Although there are 5,000 airports in the U.S., only 500 of them get regular commercial service. And of those 500, frequent service is available at just 70. Even markets such as Cleveland and Memphis have lost significant service as major carriers have dehubbed.
For smaller towns, good luck. "Commercial air travel has economics that increasingly cannot be supported at the local airports at many small communities," says Michael Boyd, president of Boyd Group International, an airline and aviation strategy firm. "There's not enough traffic. It's simple economics. And as it gets harder and harder to get around, businesses that need to go from A to B are going to rely more and more on corporate jets." Or stay home and use technology to meet remotely.
Thank you very much, says Michael Silvestro, CEO of Flexjet, which sells shares in its jet fleet. "Approach private flying with the understanding that you will be paying a premium but be able to get where you want to go when you want to go," he says. "To many, that is priceless." While major carriers "upgauge" by dropping 50-seat commuter jets, private jet providers are offering more options: fractional ownership, subscriptions, Uber-like services such as Jumpjet, and open-leg charters among them. According to the National Business Aviation Association, only 3 percent of private jet travel is by that rarefied Fortune 500 company. Small to large businesses, charitable organizations, governments, and universities do the rest.
Average prices are coming down. But does that mean you should step up? Adam Cott, who owns a corporate branding company, uses Wheels Up, which sells flight time to its members. "Pulling up to the plane and being at the meeting in an hour... " Cott says and pauses. "Words really can't describe it. It's so much less stressful."
Via Wheels Up, which flies turboprops and jets, Westchester County, New York-based Cott visits clients from Boston to the Carolinas. "A two-hour round trip might cost me $8,000," he says, "but looking at the size of that order, it pays off so many times over." Cott doesn't fly alone. The math works best when team members go along. For longer flights, like a trip to Denver, he flies commercial. "One to two hours is my sweet spot," says Cott. "Anything over that gets expensive for me." Cott is typical of the customer whom companies like Wheels Up hope to serve: time pressed but money conscious. "We'd estimate that 30 percent of our clients came from commercial flying," says Wheels Up's head of corporate sales, Robert Garrymore. "For a lot of customers, the big carriers either cut routes or were flying too infrequently."
Directional Aviation, which owns Flexjet, offers several options. Fractional ownership, which means you own a piece of a fleet, becomes cost effective only if you fly 50 to 400 hours a year. Flying less than that? Sentient and others sell jet cards to individuals and businesses in 25-hour increments. Flying less than 25 hours a year? Then charter is the way to go. "For individuals or businesses that fly mostly commercial but on some special occasions need on-demand access to a private jet, charter is a pay-as-you fly model, with no upfront commitment," says Silvestro.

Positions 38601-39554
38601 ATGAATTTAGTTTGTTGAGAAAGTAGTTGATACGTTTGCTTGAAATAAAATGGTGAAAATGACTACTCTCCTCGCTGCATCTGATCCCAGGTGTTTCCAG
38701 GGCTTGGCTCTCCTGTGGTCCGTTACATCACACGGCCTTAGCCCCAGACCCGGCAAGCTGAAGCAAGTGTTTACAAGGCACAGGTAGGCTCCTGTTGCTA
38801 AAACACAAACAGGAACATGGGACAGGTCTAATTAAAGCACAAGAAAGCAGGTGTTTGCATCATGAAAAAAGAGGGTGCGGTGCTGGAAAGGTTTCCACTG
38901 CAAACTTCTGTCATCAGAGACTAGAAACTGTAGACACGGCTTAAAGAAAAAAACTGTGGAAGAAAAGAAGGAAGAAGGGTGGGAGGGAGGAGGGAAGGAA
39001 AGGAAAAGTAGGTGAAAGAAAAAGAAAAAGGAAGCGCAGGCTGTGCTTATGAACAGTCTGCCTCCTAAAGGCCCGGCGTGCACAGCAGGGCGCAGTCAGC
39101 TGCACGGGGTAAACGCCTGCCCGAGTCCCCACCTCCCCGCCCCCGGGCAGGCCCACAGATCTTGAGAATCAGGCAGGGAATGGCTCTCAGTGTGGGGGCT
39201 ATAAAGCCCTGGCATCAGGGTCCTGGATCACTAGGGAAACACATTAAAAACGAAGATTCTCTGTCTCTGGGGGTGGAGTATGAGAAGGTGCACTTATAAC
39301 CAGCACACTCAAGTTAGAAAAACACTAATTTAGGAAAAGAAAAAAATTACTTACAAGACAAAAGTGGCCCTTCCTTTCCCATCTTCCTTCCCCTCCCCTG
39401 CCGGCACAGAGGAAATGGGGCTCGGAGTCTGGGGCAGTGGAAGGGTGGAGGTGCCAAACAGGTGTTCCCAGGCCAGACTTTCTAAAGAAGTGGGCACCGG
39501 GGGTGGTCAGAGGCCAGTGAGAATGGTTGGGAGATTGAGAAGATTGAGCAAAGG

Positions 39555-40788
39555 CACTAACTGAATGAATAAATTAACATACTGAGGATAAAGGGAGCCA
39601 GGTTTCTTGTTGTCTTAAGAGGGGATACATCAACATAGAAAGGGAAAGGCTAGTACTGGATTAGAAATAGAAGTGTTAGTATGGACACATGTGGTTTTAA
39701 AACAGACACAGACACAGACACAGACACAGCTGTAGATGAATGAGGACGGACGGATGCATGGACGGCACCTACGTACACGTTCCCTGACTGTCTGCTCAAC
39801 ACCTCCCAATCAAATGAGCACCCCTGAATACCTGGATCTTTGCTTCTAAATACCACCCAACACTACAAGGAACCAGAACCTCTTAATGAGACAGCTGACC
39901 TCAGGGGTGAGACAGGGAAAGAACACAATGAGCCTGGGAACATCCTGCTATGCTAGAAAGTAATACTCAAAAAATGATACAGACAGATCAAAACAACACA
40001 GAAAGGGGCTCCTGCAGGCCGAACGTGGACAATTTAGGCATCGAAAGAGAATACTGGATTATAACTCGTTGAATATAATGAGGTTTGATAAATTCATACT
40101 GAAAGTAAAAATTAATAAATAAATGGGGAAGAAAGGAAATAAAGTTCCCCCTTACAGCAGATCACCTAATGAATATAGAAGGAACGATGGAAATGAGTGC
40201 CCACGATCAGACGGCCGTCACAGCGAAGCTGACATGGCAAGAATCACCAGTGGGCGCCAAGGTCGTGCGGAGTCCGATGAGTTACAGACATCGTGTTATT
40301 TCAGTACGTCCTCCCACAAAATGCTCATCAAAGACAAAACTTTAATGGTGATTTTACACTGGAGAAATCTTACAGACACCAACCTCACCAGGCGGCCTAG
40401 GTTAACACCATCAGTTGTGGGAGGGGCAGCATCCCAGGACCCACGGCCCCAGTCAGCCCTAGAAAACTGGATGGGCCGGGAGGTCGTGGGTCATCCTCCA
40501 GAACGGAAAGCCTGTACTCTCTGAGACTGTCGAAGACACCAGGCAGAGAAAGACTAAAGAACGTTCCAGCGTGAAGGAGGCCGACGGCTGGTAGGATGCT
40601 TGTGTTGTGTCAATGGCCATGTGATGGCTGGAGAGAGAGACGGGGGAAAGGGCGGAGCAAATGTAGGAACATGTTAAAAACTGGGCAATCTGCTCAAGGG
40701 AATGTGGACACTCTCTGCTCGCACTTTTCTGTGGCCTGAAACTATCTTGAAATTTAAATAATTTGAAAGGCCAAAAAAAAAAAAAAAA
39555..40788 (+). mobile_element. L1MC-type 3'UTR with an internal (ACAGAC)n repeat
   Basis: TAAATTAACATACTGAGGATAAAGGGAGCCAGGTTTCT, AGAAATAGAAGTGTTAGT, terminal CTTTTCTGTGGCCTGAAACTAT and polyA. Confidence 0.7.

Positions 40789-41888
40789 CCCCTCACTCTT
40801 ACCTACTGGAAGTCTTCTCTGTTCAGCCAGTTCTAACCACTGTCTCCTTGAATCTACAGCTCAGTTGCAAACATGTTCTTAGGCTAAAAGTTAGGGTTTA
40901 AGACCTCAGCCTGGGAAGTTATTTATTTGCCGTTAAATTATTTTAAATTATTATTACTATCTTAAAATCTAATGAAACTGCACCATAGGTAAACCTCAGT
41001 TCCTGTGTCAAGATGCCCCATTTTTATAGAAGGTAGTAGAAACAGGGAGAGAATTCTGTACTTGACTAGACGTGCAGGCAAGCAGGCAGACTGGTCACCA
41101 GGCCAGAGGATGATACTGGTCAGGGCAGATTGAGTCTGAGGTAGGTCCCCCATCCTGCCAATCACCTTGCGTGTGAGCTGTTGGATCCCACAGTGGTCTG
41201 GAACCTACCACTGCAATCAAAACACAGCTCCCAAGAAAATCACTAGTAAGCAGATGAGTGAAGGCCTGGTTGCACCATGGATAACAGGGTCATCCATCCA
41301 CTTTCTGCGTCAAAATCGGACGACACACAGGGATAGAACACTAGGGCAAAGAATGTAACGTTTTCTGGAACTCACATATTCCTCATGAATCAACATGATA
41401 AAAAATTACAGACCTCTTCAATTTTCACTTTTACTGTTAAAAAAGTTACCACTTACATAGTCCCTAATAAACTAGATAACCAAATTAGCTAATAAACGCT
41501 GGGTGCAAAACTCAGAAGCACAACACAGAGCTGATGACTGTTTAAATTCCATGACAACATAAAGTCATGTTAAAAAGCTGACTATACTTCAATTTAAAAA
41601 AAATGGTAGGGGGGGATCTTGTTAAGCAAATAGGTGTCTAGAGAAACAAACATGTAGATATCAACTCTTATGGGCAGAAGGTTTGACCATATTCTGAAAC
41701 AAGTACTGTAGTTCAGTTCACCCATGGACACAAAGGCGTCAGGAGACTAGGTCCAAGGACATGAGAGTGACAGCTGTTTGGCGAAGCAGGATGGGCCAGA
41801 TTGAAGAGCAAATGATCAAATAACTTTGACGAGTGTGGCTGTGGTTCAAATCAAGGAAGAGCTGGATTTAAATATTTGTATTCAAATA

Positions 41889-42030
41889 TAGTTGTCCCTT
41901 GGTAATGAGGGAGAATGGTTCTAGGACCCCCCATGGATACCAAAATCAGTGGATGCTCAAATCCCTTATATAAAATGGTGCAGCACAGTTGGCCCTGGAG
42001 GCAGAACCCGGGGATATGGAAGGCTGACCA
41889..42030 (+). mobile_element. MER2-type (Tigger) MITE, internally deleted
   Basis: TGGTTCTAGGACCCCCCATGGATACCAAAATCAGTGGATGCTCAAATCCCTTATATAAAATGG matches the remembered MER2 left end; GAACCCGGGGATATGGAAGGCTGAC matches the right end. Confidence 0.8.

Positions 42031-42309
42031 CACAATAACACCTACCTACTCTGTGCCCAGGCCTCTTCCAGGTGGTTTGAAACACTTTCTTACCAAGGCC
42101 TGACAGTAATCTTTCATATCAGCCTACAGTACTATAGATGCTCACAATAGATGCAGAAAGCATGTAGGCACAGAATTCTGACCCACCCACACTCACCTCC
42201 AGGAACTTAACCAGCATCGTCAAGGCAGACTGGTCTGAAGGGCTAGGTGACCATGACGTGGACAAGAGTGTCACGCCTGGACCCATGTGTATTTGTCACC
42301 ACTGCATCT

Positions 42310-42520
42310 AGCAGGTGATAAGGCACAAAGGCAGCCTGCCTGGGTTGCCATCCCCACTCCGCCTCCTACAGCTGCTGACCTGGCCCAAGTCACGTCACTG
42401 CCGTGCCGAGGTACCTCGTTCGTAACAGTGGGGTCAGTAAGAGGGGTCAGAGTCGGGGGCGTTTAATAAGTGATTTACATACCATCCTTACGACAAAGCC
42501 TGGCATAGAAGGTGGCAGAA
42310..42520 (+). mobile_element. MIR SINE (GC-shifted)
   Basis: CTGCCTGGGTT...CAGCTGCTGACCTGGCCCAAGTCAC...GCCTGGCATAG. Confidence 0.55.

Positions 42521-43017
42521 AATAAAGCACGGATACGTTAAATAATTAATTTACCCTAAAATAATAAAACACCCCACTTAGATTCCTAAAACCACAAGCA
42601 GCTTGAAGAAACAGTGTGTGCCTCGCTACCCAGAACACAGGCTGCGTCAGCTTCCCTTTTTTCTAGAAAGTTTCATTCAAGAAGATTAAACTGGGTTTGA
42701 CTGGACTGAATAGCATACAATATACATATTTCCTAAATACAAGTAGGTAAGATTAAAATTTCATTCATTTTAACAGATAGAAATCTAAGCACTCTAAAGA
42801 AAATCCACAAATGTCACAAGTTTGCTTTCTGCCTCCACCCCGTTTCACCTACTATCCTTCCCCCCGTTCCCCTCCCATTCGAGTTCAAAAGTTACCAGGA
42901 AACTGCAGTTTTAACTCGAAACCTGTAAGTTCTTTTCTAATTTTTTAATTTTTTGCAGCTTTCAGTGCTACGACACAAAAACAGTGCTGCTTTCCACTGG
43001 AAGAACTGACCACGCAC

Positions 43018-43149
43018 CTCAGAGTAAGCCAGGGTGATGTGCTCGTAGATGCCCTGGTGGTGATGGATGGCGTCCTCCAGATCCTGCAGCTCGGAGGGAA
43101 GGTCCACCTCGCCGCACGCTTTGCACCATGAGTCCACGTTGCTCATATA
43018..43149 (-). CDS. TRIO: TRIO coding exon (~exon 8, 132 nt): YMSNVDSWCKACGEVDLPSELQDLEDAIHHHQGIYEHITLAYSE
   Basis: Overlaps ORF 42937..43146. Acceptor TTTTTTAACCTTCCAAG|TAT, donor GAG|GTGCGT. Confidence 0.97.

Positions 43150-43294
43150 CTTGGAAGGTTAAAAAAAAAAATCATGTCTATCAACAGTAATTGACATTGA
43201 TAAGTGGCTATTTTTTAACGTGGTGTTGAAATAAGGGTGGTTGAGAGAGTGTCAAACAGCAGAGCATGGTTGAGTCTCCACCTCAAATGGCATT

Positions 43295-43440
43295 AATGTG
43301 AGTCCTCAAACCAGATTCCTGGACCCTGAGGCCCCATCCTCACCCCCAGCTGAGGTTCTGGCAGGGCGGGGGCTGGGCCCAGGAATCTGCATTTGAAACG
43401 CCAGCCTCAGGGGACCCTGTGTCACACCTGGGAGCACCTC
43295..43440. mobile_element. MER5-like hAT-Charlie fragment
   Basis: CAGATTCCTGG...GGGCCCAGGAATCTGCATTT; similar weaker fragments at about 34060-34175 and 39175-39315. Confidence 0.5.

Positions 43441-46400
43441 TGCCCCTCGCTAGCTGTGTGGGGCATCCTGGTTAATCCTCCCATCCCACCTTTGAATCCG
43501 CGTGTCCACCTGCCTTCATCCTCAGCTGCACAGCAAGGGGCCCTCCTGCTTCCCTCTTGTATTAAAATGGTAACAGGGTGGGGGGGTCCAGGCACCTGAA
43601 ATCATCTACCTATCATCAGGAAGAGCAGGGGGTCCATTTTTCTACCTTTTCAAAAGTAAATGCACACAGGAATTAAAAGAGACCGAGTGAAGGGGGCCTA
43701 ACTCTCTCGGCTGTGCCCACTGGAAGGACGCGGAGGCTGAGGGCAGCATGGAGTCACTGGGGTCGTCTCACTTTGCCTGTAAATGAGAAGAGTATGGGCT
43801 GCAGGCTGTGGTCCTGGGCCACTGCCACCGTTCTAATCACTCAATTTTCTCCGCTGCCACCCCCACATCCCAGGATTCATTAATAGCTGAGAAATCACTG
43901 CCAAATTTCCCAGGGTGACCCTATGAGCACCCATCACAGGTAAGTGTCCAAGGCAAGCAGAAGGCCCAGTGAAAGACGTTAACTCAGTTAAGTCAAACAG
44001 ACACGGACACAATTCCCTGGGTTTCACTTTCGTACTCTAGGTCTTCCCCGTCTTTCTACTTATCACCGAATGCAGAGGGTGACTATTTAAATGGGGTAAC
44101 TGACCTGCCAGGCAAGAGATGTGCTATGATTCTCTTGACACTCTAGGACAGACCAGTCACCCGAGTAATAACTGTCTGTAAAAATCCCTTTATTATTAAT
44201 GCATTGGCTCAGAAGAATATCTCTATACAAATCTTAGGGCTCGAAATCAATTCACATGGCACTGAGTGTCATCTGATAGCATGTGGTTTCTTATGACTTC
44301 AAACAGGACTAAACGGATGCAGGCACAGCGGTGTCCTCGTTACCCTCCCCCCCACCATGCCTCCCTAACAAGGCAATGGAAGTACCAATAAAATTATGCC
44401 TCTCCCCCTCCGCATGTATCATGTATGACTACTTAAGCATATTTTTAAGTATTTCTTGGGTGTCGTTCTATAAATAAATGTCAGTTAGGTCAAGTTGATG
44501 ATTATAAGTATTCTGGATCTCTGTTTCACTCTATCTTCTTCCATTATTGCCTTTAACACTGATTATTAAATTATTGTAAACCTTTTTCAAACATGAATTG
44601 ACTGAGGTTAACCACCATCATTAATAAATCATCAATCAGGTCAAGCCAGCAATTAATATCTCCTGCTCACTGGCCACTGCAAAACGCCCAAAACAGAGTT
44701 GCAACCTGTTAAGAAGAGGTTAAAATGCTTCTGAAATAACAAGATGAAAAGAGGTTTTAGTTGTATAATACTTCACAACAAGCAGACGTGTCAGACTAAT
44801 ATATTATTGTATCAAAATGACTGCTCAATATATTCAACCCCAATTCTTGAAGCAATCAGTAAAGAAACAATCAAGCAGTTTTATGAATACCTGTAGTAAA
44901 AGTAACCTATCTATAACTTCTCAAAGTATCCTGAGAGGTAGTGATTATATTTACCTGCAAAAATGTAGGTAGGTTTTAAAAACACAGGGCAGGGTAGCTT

Wheels Up CEO Kenny Dichter, who obviously has a dog in this hunt, says a company with, say, $10 million in sales can make his service fit the budget. "It's an efficiency tool--you can have four meetings in different locations in a day," he argues. "There's no way you could do that on commercial."
According to Wheels Up, that $3,950 for an hour of turboprop flight time breaks down to $500 per seat if you use all eight of them. A jet is priced closer to $7,000 an hour. But it zips along 12 minutes per hour faster than a turbo; clients often opt for speed on longer flights.
How are your peers juggling the calculations? "The math that companies sometimes use is the cost-per-hour divided by the number of passengers on the flight," says one CIO of a California tech company who used to give the thumbs-up or -down for private jet use. "The additional factor is the cost of hotel rooms if there is an overnight stay." Compare that against the commercial carriers and availability. A private jet becomes more viable when you're moving several folks to a second- or third-tier destination, where commercial service is poor and schedules force an overnight and two full days dedicated to travel. "When you factor in the cost of those staffers from a comp perspective, it helps close the gap quite a bit," he says. Giving them another day to spend at home doesn't hurt either.
Compare the Fare
Will a private flight cost you less? It depends on the route and the number of people traveling. Below is a comparison of three one-way routes, with each flight carrying a group of seven or eight passengers.
|Category||Upfront Costs||Erie, PA. - Louisville||NYC - L.A.||Chicago - Baton Rouge, LA.|
|Jet charter: Seven-passenger||$0||$6,800||$37,000||$14,000|
|Membership: Wheels Up (Cessna Citation jet; Beechcraft King Air turboprop)||$29,500 initial year corporate membership; $14,500 per year thereafter||$5,925 (turboprop)||$35,000 (jet)||$13,900 (jet); $10,700 (turboprop)|
|Fractional: Flexjet (Embraer Phenom)||$560,000-$580,000 for 1/16th share; $7,000-$9,000 monthly maintenance||$5,000||$25,000 - $30,000||$10,000|
|Jet card: Sentient light jet||$125,000 for 25 hours||$5,000||$32,000 - $34,500||$11,000-$12,000|
|Major airline: first class||$0||$14,832||$9,640||$3,720 and seven hours of flying time|